ILNews

COA to hear 4 cases; one at Plainfield High School

Michael W. Hoskins
January 1, 2007
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The Indiana Court of Appeals will hear arguments in four cases next week, including one on the road at Plainfield High School.

A three-judge panel will hear arguments Monday in Meridian Insurance v. Cha Cha, Inc., No. 53A01-0608-CV-352, which poses the question of whether the period for restoration of a business damaged by fire in an adjoining building should be decided by the courts or through the appraisal process.

The following day two panels will hear afternoon arguments - David Scholtman v. Taza Café, 49A05-0608-CV-475 and Terry Huber, et al. v. Danny W. Sering, et al., 54A01-0604-CV-162. The 1 p.m. arguments in Schlotman will be at Plainfield High School. The case addressed the issue of whether a carry-out restaurant, Gyro Joint, had a common-law duty to protect a patron - in this case one attacked while eating at an outdoor table at the establishment. Scholtman asserts that duty was breached in light of multiple criminal complaints against the establishment, while the eatery argued it did not have a duty and the injuries weren't foreseeable.

Following arguments in that case, panel judges Edward Najam, Melissa May, and Paul Mathias will answer questions about the judicial process.

In Huber, judges will consider at 1:30 p.m. whether forfeiture of a real estate contract is valid when a party has paid more than 20 percent of the purchase price.

Final arguments of the week are scheduled for Wednesday in Frank Nagy v. Evansville-Vanderburgh School Corp, No. 82A05-0609-CV-488. This argument is a sequel to a class action suit decided by the Indiana Supreme Court last year on the constitutionality of certain school fees to compensate the school district's budget. Justices decided a $20 fee charged by the district was unconstitutional. Now, the successful challengers are asking the court to determine whether they are "prevailing party" for purposes of being awarded attorney fees.
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  1. KUDOS to the Indiana Supreme Court for realizing that some bureacracies need to go to the stake. Recall what RWR said: "No government ever voluntarily reduces itself in size. Government programs, once launched, never disappear. Actually, a government bureau is the nearest thing to eternal life we'll ever see on this earth!" NOW ... what next to this rare and inspiring chopping block? Well, the Commission on Gender and Race (but not religion!?!) is way overdue. And some other Board's could be cut with a positive for State and the reputation of the Indiana judiciary.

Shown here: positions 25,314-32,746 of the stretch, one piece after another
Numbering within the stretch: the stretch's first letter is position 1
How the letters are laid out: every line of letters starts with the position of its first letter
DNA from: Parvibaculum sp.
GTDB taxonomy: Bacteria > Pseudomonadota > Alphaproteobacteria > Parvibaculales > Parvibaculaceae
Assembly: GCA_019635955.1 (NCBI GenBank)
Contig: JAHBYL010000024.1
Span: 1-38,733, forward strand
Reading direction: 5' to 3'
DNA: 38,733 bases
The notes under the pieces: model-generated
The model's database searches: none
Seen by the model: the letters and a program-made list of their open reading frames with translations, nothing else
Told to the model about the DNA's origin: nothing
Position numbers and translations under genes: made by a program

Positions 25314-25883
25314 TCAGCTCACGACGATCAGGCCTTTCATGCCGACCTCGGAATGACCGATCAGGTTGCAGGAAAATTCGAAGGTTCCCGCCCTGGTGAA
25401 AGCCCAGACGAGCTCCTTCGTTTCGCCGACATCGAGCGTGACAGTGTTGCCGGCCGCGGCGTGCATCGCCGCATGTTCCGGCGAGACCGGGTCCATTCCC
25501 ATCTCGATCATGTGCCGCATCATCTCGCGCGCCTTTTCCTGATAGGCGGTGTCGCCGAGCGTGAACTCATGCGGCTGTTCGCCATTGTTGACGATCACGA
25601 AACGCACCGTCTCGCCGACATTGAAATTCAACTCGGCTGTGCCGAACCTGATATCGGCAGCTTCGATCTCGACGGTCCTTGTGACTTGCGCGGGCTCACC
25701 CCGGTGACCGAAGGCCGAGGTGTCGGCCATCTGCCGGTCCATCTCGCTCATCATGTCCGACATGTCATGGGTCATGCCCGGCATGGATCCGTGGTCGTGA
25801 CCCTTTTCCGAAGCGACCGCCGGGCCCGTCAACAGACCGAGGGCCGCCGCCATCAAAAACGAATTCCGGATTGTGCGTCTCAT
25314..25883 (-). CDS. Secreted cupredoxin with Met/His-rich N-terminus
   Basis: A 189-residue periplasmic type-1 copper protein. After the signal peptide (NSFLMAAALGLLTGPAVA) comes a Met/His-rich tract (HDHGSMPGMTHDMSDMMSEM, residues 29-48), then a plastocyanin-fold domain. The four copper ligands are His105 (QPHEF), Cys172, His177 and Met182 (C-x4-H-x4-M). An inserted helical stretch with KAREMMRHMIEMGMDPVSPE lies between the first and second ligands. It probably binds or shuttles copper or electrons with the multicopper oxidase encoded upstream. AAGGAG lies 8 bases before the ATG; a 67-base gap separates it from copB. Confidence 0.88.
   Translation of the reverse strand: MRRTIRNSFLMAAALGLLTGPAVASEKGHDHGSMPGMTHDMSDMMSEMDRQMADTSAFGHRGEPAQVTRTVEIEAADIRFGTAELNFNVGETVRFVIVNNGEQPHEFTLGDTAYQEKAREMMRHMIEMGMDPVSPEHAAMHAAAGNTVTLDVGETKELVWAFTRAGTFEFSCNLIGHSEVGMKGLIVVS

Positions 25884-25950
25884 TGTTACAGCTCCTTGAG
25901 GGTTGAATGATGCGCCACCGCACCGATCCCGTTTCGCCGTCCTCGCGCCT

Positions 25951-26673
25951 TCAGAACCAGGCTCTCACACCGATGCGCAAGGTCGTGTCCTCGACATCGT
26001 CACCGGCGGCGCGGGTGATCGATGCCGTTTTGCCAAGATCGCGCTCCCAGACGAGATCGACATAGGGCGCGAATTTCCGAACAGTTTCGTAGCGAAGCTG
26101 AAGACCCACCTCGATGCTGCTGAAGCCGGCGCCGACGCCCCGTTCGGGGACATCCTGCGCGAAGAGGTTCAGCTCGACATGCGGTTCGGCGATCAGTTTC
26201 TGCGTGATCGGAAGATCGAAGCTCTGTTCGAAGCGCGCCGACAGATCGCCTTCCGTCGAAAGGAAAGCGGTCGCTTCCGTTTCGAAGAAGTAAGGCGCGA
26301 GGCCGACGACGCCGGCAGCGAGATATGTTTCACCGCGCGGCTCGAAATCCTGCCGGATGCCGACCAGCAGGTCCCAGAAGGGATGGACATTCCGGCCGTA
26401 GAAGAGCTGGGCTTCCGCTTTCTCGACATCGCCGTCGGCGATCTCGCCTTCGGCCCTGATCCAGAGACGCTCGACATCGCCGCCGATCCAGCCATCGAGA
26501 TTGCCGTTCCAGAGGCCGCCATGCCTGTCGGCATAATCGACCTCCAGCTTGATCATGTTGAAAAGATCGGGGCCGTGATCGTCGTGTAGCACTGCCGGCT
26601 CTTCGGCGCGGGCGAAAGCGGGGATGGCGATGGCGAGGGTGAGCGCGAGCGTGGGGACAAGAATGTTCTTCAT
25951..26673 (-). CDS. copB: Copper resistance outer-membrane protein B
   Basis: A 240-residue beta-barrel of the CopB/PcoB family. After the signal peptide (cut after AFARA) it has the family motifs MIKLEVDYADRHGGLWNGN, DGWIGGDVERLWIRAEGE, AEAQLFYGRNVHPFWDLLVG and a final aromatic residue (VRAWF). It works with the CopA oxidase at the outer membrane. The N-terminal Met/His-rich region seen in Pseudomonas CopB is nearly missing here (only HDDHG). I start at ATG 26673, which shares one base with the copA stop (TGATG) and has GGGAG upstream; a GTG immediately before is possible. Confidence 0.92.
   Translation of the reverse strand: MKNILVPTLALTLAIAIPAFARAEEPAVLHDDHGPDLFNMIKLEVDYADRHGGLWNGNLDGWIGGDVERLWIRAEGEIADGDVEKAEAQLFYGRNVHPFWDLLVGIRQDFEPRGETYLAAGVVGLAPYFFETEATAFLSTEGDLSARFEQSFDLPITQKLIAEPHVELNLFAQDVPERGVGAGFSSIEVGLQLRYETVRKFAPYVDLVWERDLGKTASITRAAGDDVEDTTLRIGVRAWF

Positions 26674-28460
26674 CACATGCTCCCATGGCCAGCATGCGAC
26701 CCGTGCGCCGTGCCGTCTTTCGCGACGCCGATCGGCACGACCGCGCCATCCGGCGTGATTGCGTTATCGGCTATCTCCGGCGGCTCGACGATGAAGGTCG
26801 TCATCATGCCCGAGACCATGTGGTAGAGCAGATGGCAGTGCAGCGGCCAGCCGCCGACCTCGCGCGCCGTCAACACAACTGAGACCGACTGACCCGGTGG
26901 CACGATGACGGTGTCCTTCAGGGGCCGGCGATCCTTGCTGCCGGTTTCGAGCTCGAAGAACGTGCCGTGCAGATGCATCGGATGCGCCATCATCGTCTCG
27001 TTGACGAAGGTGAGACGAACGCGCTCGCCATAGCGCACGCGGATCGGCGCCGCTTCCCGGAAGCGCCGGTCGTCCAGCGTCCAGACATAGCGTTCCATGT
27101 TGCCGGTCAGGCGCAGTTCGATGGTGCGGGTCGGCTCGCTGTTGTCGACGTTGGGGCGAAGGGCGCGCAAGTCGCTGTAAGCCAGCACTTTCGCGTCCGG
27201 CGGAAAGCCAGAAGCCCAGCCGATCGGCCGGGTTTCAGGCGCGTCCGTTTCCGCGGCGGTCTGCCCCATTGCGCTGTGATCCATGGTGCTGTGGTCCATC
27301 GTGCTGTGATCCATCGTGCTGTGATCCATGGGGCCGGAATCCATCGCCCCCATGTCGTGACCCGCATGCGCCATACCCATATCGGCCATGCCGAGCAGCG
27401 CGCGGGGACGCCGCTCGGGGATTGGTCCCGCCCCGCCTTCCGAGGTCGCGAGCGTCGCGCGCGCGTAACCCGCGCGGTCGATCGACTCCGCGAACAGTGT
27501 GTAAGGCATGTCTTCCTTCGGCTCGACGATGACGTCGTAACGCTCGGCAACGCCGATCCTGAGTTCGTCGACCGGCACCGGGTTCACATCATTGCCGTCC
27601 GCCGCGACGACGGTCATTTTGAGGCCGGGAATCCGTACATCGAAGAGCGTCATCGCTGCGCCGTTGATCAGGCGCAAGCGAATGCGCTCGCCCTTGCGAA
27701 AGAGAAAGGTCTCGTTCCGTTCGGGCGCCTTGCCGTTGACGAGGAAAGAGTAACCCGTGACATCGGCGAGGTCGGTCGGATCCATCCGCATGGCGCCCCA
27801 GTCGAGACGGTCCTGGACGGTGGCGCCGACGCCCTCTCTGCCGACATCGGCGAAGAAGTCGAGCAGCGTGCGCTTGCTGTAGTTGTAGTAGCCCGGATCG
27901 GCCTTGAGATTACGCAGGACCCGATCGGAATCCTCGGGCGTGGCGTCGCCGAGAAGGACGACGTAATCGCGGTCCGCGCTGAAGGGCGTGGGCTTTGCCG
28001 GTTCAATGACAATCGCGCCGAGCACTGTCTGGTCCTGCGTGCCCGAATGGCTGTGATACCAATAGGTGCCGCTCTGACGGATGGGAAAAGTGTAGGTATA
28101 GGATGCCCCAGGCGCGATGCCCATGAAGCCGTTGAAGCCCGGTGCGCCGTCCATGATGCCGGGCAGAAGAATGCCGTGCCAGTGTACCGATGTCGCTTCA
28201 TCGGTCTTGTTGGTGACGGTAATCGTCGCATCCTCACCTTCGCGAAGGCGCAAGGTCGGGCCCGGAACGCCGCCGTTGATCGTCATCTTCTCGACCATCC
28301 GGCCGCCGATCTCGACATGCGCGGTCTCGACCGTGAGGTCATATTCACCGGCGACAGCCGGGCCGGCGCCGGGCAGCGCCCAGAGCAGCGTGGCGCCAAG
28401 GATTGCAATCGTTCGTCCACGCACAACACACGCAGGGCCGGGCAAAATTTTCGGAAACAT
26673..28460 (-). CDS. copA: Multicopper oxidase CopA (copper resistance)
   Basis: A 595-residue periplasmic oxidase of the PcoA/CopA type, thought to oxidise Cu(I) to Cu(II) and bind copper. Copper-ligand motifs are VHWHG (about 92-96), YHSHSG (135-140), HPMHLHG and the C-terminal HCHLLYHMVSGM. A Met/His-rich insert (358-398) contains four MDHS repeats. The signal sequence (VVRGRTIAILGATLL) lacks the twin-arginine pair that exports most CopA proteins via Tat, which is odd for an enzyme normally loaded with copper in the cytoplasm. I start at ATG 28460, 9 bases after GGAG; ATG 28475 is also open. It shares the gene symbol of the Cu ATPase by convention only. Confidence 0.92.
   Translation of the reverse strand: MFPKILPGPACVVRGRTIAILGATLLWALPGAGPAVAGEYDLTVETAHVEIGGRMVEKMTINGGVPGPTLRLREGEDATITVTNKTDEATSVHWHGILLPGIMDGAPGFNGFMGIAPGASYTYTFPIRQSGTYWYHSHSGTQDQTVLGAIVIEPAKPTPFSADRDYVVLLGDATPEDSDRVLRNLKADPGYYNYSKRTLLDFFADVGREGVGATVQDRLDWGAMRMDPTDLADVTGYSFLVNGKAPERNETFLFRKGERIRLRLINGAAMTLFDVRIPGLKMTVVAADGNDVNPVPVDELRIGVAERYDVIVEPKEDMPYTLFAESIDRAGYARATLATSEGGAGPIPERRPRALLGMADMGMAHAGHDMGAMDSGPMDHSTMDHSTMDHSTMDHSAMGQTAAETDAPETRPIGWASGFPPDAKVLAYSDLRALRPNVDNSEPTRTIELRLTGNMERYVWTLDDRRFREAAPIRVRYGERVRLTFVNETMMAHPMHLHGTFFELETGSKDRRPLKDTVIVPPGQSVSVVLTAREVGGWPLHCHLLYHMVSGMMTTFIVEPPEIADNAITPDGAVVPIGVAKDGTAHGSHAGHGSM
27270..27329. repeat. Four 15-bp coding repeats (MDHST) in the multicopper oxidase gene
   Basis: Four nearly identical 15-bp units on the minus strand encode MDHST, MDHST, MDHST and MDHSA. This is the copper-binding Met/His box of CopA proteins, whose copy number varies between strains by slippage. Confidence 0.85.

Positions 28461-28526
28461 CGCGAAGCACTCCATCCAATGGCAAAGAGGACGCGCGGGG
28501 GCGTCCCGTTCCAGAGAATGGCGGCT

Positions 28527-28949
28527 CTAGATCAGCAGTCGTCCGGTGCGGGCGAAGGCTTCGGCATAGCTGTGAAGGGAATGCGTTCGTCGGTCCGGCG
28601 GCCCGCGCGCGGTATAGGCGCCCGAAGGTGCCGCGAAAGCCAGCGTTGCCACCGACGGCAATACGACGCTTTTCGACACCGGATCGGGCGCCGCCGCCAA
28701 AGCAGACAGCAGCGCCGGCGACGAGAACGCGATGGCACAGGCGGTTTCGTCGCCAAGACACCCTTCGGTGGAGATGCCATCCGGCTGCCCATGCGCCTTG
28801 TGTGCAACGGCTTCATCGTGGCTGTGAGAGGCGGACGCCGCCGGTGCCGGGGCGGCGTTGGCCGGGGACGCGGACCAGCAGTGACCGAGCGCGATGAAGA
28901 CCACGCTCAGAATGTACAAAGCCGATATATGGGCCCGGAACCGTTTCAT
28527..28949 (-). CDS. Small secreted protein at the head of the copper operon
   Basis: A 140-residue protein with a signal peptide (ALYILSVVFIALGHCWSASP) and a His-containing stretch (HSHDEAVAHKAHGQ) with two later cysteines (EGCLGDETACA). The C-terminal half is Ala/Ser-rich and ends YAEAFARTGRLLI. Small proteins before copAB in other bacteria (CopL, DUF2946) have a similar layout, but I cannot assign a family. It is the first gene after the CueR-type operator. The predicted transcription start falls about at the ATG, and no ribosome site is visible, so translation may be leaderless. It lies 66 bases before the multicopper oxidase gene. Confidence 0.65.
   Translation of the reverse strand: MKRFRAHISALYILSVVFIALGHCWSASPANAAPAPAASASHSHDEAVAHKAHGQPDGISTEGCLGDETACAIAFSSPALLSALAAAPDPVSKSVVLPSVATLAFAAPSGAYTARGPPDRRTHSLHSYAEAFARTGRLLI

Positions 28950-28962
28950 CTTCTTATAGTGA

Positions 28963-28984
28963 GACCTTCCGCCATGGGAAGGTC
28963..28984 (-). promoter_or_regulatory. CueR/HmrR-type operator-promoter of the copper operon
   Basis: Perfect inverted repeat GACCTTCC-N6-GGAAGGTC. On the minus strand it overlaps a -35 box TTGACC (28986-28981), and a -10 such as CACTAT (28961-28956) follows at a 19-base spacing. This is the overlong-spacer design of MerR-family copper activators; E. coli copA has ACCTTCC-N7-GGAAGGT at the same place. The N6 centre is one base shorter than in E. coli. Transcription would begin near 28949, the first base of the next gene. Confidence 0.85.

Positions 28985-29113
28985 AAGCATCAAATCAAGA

2. During a visit where an informant with police wears audio and video, does the video necessary have to show hand to hand transaction of money and narcotics?

  3. I will agree with that as soon as law schools stop lying to prospective students about salaries and employment opportunities in the legal profession. There is no defense to the fraudulent numbers first year salaries they post to mislead people into going to law school.

  4. The sad thing is that no fish were thrown overboard The "greenhorn" who had never fished before those 5 days was interrogated for over 4 hours by 5 officers until his statement was illicited, "I don't want to go to prison....." The truth is that these fish were measured frozen off shore and thawed on shore. The FWC (state) officer did not know fish shrink, so the only reason that these fish could be bigger was a swap. There is no difference between a 19 1/2 fish or 19 3/4 fish, short fish is short fish, the ticket was written. In addition the FWC officer testified at trial, he does not measure fish in accordance with federal law. There was a document prepared by the FWC expert that said yes, fish shrink and if these had been measured correctly they averaged over 20 inches (offshore frozen). This was a smoke and mirror prosecution.

  5. I love this, Dave! Many congrats to you! We've come a long way from studying for the bar together! :)

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